Previous Mi8 data set run with the new code and config file

If you do run this code and config file on your own cell phone data, I would be interested to know how it goes and I think other readers would be as well. You can leave a comment below.

One thing to consider when collecting data is the ground plane. I suspect that most people won’t have an extra choke ring antenna base lying around but I would suggest using at least a metal disk under the phone as a ground plane to reduce multipath.

A first look at the Broadcom BCM47755 dual-frequency receiver

Over the last few months, readers have sent me several data sets collected from cell phones using the Broadcom BCM47755 dual-frequency GNSS chip. In most cases, however, the quality of the data was low and the number of cycle slips made it difficult to do any meaningful analysis. More recently I was sent some BCM4755 data collected from a Xiaomi Mi8 phone mounted on a tripod with a ground plane underneath that was noticeably better quality than the previous data sets. This data came from Julian who is trying to use the phone for forestry applications and has an open project he is working on here. In this post, I will describe my experiences attempting to use RTKLIB to analyze this data.

This is the first time I have worked with L5 data with RTKLIB so I wasn’t quite sure what to expect. Fortunately, with a few minor updates to the code handling code in RTKLIB which I have included in the most recent b33 version of the demo5 code, the code was able to see and process the L5 observations. Both rover and base observation files were sent to me in rinex format.

According to the rover file header, the rover rinex file was generated by Geo++ RINEX Logger App for Android (Version 2.1.3). It contains L1/E1/B1 observations for GPS, Glonass, Galileo, and Bediou and L5/E5a observations for GPS and Galileo. Like L2C, not all of the GPS satellites support L5 yet. In this case, only two of the six GPS satellites supported L5 data. All four of the Galileo satellites supported E1 and E5a observations but the rover was unable to pick up both frequencies for the one satellite between 10 and 15 degrees elevation. Below is a plot of the rover observations using RTKPLOT. Satellites in gray are below 10 degrees elevation. The rest of the colors indicate the frequencies of the observations according to the color key at the bottom of the plot. There is an error in the Galileo plot colors in which E5a-only observations are being plotted in green rather than gray. Overall though, the data is of reasonably good quality and has only a small number of receiver-reported cycle slips (red ticks).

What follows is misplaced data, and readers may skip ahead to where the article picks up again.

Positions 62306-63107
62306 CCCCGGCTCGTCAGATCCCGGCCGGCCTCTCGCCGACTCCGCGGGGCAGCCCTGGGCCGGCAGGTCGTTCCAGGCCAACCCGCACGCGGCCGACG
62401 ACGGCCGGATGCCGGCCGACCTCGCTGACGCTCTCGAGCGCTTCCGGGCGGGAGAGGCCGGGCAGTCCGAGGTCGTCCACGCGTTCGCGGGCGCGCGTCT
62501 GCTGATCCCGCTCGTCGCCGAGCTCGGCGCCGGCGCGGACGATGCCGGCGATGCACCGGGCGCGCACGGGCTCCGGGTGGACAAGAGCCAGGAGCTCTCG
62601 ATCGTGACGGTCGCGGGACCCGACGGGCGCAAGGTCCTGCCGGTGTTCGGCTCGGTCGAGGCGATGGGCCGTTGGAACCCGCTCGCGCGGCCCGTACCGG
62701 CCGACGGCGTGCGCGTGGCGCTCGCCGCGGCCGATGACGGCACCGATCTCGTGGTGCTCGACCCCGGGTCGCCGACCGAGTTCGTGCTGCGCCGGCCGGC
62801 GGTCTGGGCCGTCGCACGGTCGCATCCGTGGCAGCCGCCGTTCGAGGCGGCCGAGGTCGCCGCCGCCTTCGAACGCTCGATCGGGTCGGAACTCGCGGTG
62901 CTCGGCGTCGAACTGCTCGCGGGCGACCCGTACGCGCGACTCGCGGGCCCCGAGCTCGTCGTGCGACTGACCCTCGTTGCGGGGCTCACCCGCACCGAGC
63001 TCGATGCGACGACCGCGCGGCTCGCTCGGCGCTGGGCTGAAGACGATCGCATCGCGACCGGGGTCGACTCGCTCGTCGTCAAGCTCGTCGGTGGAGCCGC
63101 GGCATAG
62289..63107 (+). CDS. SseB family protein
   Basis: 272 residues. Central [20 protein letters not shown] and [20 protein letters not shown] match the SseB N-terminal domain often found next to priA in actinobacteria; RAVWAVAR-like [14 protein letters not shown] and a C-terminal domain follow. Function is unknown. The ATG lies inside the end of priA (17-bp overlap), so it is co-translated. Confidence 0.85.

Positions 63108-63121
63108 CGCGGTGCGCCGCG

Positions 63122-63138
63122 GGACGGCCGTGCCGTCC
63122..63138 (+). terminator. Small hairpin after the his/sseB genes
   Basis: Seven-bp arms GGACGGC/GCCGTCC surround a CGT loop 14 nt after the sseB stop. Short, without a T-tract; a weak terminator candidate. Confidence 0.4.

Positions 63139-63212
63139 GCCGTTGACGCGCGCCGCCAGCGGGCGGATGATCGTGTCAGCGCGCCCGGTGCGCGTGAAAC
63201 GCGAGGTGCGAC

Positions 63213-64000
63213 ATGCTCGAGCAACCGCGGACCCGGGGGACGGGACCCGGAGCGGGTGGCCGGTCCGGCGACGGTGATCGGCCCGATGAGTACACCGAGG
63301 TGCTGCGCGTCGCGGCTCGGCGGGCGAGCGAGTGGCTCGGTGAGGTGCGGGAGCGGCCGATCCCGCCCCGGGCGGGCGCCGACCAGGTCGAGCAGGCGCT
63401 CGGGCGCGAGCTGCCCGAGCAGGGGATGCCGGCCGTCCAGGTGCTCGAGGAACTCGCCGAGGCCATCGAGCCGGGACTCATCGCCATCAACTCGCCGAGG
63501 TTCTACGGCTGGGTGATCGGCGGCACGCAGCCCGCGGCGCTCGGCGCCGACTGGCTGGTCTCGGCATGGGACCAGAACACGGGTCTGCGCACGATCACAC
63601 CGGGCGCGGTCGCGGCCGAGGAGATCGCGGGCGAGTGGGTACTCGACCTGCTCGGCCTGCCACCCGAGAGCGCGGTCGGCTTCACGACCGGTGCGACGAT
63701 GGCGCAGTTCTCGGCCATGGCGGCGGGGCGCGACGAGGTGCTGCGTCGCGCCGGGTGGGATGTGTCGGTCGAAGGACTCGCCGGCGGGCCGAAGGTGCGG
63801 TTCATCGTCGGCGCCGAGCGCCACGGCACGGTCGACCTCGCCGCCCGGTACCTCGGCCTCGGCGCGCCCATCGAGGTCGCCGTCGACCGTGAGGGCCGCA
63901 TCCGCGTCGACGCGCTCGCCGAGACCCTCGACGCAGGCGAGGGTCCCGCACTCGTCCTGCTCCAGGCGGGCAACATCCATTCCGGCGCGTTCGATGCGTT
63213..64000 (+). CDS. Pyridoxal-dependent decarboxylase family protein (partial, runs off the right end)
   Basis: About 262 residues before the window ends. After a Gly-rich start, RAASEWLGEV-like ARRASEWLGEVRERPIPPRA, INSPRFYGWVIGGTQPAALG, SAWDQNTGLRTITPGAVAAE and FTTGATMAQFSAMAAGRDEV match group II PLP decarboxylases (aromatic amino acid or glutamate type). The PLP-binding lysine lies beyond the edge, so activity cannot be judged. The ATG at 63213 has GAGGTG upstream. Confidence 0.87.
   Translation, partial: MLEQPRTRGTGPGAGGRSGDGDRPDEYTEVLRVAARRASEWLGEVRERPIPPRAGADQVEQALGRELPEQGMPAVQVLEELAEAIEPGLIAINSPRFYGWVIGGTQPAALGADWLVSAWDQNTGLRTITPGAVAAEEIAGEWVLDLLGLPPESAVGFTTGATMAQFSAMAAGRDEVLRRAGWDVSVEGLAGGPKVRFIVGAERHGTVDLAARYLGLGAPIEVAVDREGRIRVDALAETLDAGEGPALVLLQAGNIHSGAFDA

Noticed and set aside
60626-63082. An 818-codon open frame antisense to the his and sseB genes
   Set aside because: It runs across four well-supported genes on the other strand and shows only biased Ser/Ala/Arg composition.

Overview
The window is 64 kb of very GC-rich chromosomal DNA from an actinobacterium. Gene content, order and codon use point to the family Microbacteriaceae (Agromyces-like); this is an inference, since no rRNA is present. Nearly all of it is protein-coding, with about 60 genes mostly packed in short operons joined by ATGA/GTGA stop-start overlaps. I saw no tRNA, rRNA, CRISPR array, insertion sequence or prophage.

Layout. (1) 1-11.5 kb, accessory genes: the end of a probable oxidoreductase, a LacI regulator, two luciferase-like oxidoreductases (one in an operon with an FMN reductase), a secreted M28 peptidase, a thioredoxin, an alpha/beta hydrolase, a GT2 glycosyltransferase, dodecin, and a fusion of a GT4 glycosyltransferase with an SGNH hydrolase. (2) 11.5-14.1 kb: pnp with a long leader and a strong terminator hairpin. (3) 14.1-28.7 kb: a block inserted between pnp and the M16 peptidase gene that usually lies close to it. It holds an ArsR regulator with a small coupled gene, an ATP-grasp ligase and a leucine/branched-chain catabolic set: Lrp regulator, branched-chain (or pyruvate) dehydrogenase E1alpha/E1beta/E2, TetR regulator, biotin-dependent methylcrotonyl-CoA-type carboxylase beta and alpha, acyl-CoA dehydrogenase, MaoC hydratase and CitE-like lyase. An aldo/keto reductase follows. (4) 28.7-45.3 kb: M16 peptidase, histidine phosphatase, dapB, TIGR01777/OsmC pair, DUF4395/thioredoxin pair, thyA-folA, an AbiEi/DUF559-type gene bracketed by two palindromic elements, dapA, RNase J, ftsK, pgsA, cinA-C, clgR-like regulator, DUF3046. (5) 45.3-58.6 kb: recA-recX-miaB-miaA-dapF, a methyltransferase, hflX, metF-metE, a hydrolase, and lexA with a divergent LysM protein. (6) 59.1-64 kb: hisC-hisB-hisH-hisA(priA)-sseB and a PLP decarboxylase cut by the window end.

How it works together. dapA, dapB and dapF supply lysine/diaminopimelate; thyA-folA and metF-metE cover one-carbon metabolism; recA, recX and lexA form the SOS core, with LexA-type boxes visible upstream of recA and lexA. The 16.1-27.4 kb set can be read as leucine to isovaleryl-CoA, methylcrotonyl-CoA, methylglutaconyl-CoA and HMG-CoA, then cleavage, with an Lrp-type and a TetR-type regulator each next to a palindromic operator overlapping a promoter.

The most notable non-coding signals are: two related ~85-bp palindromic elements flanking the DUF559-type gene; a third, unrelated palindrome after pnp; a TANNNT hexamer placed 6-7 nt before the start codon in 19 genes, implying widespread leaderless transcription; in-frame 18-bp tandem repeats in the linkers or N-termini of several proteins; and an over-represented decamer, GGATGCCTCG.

Rover observations for B47755

The base data was from a CORS station about 20 km away and had matching signals for all the rover observations plus many more. Here is a plot of the base observations. This data is very clean.

For my initial attempt to run an RTKLIB solution on this data, I used the same config file I use for u-blox L1-only solutions except I changed the frequency mode from “l1” to “l1+l2+l5” Even though, there is no L2 data in these observations, RTKLIB does not allow you to individually select frequencies, just the number of frequencies, so valid choices are “l1”, “l1+l2”, and “l1+l2+l5”.

This run did not go well and digging into the trace file I found that RTKLIB was detecting many false cycle slips. The code attempts to detect cycle slips using the geometry-free linear combination of the L1 and L5 phase measurements. Either the threshold ( pos2-slipthres) is too tight for this data, or there is something wrong with this check. For the time being, I increased the slip threshold from the default of 5 cm to 50 cm and this eliminated the false slip detections.